Laser beam shaping limitations for laboratory simulation of turbulence using a phase-only spatial light modulator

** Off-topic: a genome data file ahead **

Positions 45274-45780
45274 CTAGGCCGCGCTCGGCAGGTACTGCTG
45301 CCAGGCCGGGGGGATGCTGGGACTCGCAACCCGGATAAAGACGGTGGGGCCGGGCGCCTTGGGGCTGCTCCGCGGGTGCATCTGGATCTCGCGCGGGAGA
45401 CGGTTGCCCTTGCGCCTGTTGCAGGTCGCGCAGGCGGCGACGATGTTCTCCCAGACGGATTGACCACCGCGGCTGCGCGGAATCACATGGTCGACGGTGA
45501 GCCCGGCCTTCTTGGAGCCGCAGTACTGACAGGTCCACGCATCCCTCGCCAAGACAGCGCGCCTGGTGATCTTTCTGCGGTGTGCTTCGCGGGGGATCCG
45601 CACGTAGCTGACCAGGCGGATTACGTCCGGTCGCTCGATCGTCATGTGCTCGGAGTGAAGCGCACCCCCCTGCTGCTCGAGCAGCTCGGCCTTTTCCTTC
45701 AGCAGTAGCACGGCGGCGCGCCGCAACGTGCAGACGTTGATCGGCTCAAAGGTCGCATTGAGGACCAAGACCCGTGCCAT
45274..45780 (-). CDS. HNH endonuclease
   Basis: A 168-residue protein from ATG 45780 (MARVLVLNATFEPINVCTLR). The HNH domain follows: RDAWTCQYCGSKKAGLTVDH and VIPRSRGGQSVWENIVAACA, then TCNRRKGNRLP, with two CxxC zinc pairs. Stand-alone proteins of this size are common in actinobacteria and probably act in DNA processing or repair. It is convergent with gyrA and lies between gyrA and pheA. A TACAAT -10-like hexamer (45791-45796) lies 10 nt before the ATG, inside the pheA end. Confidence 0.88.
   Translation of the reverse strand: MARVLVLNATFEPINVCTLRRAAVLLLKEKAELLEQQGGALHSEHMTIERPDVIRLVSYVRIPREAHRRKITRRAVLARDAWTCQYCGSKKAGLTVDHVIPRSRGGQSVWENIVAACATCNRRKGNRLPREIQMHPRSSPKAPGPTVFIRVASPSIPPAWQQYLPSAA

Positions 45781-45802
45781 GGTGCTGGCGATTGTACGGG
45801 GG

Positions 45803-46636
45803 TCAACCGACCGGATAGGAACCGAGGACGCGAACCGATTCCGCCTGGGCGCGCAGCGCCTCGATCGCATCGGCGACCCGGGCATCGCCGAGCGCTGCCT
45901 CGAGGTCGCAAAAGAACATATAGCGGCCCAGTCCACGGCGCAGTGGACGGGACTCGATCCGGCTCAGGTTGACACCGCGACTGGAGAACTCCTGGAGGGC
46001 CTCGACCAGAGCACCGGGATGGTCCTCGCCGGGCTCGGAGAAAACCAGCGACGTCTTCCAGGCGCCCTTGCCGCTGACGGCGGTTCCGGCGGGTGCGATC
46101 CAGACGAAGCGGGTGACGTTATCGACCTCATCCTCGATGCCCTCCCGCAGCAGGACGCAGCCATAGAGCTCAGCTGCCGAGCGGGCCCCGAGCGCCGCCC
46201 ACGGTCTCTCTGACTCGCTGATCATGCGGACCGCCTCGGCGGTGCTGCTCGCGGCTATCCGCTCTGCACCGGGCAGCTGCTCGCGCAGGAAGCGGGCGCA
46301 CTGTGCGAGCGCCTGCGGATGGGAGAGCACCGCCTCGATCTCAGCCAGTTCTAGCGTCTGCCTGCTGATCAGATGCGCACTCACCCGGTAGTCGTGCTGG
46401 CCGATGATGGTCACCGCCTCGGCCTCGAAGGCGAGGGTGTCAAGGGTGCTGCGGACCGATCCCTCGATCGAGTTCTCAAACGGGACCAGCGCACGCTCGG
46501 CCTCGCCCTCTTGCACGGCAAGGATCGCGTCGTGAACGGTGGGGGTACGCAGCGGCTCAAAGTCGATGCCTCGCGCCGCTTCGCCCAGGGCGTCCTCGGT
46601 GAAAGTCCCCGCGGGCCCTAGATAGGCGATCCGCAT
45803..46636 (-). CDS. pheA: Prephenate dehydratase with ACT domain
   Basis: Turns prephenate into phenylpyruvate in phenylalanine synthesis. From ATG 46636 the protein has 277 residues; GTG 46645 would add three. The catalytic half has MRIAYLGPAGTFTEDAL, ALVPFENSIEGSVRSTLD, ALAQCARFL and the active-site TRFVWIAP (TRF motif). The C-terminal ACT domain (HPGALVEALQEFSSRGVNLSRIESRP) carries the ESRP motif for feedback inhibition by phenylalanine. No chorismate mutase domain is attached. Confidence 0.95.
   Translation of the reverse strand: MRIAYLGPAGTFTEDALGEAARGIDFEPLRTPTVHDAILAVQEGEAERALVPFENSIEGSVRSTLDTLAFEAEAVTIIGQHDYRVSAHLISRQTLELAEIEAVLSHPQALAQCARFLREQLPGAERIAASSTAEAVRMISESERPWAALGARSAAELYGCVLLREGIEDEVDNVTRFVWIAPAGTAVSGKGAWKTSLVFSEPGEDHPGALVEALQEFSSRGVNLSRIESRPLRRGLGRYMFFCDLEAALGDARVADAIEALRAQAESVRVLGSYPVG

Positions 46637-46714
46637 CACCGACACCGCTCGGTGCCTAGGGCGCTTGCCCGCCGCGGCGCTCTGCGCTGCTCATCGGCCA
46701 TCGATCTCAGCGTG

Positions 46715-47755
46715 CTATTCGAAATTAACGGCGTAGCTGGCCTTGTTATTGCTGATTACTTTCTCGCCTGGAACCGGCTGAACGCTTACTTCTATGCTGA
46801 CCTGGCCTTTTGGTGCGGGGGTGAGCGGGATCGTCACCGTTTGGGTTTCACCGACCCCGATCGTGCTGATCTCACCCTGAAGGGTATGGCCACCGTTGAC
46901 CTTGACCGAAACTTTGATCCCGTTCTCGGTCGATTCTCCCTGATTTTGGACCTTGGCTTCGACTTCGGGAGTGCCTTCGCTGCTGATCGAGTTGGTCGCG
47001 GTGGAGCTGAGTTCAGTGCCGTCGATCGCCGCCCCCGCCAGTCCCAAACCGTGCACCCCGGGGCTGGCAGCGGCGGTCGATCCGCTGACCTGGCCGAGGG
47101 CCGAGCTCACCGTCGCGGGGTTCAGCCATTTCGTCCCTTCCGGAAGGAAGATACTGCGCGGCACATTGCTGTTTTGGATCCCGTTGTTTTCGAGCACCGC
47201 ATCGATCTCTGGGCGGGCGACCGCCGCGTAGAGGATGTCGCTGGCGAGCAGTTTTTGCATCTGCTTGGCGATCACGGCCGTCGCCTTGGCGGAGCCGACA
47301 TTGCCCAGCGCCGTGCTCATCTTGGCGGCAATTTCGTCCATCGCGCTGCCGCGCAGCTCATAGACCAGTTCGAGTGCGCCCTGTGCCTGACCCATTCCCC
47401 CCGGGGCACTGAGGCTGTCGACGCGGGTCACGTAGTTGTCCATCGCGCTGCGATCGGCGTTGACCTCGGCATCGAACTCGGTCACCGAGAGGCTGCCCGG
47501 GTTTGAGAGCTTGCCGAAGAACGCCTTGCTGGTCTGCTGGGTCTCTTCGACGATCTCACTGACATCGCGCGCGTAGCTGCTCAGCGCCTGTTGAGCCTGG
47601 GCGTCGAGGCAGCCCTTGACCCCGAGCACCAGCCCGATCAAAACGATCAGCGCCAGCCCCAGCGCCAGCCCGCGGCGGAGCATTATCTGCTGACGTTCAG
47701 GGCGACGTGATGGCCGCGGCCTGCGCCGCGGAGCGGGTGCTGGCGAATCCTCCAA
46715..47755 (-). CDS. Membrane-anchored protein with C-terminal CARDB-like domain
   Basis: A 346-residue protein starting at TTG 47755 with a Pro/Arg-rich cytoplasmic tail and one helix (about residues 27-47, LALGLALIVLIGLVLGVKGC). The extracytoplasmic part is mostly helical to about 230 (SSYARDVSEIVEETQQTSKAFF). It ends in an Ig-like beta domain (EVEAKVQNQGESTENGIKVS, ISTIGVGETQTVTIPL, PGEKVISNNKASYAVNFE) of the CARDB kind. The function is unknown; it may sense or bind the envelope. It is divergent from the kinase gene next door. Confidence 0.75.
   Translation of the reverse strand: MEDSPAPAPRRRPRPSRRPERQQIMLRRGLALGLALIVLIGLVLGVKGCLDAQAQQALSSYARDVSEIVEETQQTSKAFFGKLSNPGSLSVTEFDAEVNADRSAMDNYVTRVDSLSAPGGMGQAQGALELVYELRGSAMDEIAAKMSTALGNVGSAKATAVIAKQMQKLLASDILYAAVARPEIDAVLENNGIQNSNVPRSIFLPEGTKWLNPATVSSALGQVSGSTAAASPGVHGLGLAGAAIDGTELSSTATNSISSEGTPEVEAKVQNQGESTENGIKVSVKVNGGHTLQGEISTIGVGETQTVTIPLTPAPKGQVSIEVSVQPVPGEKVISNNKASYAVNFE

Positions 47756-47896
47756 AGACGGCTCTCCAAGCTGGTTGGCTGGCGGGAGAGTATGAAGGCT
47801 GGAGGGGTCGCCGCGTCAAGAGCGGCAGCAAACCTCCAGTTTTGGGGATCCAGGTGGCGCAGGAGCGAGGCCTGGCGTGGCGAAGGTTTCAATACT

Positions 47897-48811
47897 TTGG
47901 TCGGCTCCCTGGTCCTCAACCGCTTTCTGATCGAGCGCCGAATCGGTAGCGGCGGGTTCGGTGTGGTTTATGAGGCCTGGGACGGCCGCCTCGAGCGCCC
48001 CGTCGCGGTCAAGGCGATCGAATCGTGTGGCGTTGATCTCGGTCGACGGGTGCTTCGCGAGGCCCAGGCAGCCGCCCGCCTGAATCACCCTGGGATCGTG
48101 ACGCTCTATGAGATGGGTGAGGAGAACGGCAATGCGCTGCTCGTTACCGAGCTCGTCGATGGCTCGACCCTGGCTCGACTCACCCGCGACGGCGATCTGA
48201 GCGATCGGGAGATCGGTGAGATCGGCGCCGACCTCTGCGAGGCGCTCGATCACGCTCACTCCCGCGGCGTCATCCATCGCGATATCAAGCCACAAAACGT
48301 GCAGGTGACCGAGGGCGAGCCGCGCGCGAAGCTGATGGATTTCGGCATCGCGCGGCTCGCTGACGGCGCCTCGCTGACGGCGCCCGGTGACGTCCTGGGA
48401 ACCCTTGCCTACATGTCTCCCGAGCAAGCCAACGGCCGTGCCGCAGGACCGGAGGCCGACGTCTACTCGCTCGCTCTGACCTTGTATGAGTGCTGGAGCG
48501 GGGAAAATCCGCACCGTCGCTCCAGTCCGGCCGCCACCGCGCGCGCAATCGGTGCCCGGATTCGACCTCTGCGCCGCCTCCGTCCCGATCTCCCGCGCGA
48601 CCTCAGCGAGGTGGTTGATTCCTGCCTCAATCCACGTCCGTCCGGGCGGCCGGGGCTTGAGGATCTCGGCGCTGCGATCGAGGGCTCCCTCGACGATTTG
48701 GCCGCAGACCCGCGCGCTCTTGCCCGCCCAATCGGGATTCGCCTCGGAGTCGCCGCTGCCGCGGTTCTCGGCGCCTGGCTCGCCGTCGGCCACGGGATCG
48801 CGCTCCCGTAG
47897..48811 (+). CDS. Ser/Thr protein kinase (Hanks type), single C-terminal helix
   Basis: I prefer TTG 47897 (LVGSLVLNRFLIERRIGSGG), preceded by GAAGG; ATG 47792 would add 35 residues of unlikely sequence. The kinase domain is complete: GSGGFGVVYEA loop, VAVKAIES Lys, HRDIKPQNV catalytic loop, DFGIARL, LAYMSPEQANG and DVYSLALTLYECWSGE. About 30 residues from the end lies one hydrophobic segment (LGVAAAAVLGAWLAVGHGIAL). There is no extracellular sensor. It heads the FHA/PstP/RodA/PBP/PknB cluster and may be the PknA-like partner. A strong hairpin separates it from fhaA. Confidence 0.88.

Recent approaches to demonstrating adaptive optics and atmospheric turbulence have made use of spatial light modulators (SLMs) as the active phase element. However, there are limitations in using SLMs as an accurate method of simulating turbulence phase screens. In this work we investigate the limitation of laser beam shaping with a phase-only spatial light modulator for the simulation of dynamic and pseudo-random turbulence in the laboratory. We find that there are regimes where there are not sufficient pixels to resolve the phase. At the higher end of this range, at strong turbulence levels, the zonal regions are tightly packed. This leads to two simultaneous effects: a phase screen with low efficiency in some regions, and a modified turbulence structure due to the shifting of the zone peaks. These amplitude and phase distortions have a deleterious effect on the accurate simulation of the turbulence. At the lower end of the range, at weak turbulence, the phase change is too small to describe with sufficient grey scale levels, since the full 256 levels are associated with a full 2π phase shift. Further limitations include the frame rate of SLM for time-evolving turbulence. We show experimental results demonstrating these limitations, and discuss the impact this has on simulating turbulence with SLMs.